Oh, and by the way, if you're old enough to be in the pulpit, you're old enough to have had a sunburn or two in your past. You may have been in a tanning bed. And since you're human, you have a body. This disease doesn't need skin to start or spread in. A body works well. Got a mouth? Eyes? Ear canals? A rectum? Nails? This disease can literally start anywhere. Any race, age, or gender. And you know another horrible truth about this disease? People who have never had a sunburn, been in a tanning bed, or have a family history of this disease...get it.

So...from one preacher to another...listen to this Southern Mama Preacher with stage 3b melanoma.

I'll be grateful.


Saturday, August 10, 2013

HM CBQ Rises Up and Sounds Off

Man. I haven't had reason, or just cause, to don my tri-cornered HM CBQ hat in quite a while now. For the unenlightened, I'm the appointed Hotel Melanoma Chaplain Boss Queen. Before that I was, and still am, a Southern Mama Preacher. Mix that all together, stir or shake well, and I'm whatcha get. And right now, I'm plenty fired up. Watch out.

While I have one foot firmly rooted in the church, I also have the other foot firmly entrenched in the melanoma community. My melahomies have my heart, soul, and undying devotion. By "melahomies" I mean those with melanoma and those who battle alongside them...usually their spouse, child, parent, or sibling. Those closest to the warrior who knows all the details of the battle. And those, ahem, who are well aware of the attitudes of others toward their loved one.

Let me grab my trusty soapbox because I am rising up. If you have a complacent attitude towards melanoma, you might want to sit down. Or tune out. Or go into denial and think I can't possibly mean you.

"Denial" is what I want to think many people are into. But maybe not. Everyone's different.

I'm hearing over-and-over and over-again from melahomies who are growing increasingly frustrated by family and friends' flippant, and downright appallingly arrogant/ignorant attitudes about this disease. Flaunting tanning bed usage and sunburns is bad enough. But to hear of a loved one who has multiple surgeries in their battle against melanoma...a loved one...not a mere acquaintance...and shrug it off. To hear of a loved one undergoing a clinical trial and react with, "meh,"...well, we need to talk.

You need to understand how serious this is and what your loved one is up against and battling and how much they need your support. A text will not cut it.

If your loved one is undergoing multiple surgeries...the kind where they have to be put to sleep...then your loved one is in the stage 3-4 range. They are having lymph nodes removed at best and parts of major organs removed at worst. They are having tumors removed. If your loved one is undergoing any type of radiation, same thing. They are fighting mets and are in the later stage 3-4 range. If they are undergoing clinical trials, they are in the stage 3-4 range. And just so you know, stage 4 is as high as it goes. There is no stage 5.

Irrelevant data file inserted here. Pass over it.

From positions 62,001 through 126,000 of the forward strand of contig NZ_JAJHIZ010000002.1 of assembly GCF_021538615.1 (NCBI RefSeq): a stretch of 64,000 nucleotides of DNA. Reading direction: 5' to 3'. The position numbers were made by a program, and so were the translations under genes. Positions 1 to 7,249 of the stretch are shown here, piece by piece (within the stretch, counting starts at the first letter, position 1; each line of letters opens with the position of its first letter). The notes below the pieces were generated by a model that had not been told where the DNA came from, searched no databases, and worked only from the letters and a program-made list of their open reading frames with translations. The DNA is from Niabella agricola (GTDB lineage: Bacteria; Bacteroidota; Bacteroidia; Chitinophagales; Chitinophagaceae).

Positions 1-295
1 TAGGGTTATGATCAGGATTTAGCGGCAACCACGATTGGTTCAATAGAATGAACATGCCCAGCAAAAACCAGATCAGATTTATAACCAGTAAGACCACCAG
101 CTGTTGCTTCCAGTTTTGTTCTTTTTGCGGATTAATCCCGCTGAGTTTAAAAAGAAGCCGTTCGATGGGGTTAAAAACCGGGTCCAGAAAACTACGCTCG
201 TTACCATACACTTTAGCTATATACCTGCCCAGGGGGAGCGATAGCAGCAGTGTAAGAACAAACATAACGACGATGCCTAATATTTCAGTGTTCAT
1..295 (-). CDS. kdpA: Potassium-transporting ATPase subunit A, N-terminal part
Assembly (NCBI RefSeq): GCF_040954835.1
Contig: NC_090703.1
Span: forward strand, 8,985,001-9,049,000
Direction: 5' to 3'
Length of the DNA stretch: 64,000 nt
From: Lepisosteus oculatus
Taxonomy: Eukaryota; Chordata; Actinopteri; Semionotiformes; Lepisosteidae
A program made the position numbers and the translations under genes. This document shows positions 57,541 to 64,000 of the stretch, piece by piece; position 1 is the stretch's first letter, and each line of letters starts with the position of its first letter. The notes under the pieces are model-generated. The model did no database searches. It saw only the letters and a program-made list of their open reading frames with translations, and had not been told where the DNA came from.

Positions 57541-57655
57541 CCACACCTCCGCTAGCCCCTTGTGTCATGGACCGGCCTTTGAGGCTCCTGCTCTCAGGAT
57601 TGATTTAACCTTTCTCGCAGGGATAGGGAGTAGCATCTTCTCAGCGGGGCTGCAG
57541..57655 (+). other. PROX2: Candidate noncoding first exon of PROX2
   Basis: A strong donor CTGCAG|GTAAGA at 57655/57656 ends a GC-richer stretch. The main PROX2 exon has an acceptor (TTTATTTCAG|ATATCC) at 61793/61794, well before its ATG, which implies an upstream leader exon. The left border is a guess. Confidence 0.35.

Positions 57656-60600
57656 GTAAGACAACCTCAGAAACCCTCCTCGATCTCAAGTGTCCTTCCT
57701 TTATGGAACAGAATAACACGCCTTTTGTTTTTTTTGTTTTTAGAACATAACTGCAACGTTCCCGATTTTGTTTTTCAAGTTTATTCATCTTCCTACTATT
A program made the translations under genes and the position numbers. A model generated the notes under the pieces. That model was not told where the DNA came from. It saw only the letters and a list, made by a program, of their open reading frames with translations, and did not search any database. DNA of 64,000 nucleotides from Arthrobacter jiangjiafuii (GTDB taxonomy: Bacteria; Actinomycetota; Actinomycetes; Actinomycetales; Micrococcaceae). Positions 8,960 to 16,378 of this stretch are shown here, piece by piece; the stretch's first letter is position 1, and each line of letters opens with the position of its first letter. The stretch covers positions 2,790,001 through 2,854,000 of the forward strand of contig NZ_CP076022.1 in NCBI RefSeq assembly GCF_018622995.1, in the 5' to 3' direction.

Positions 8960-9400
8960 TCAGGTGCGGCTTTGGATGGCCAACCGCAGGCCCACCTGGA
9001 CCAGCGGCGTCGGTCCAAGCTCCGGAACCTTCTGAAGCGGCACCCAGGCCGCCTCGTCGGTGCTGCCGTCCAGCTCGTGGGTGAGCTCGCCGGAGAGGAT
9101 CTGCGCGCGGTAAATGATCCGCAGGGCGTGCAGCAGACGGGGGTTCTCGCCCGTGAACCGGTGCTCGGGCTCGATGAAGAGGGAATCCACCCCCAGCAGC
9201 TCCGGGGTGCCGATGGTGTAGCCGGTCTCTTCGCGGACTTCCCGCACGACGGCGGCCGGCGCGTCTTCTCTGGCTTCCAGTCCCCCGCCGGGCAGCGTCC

This is serious. The disease can progress. They may die. They are doing everything they can to stop their melanoma and beat it back. They can use your support. They need you to understand, or at least try to understand. They need you to learn, ask questions, pray. They need a hug now and then. They need you to get your head out of the sand if you're in denial. This is real. Being put to sleep for surgery is risky. Getting infused with toxic chemicals that are being STUDIED is risky. Not fighting melanoma is riskier. Your loved one doesn't have much of a choice. It's either fight or die. Really.

I invite you to do a blog site search and learn about this disease. Especially since it's in your family tree. It really may behoove you to learn something, become vigilant and proactive, and maybe, just maybe, you won't be the next one in your family receiving a melanoma diagnosis and needing your family to rally around you!

Oh, and stop posting about going tanning and getting burned. That isn't good for your skin. At all. That's the sign of damaged skin. Your skin won't forgive and it won't forget. It just may rise up and bite you one day.

And I'll be your HM CBQ and I'll love you as my melahomey.

I'm pretty sure, though, that we'd both rather be grateful that that not happen.


Monday, August 5, 2013

Addison...Melanoma World's Youngest Warrior

Read her story. She's our two year old melanoma warrior princess who today learned, or rather her family and friends learned, her battle is coming to a close. At two years of age, she won't be able to really comprehend what's happening in her tiny body.

But we comprehend.

She has fought an adult-sized battle with adult-sized weapons--weapons that were never meant for a baby/toddler-sized body--and done it with a larger-than-life grace and strength. She has bounced back every time--until now.  She has taught us adults much in her short time. And now she will teach us how to stomp all over melanoma as she leaves it in the dust as she prepares to run her short race through Heaven's Gates of Praise and into her mama's waiting arms and her Lord's cancer-free Eternity.

She is, and always will be, our Addison.

Thank You, Lord, for the hope and miracle that is Addison. Unless You perform another miracle on her behalf, we're going to trust her into Your Loving Care. But You know what, Lord? That's where she has been all along, hasn't she? In Your Loving Care. And I, and all who inhabit Melanoma World are forever grateful.

Note: Little Addison died August 8, 2013. And we weep.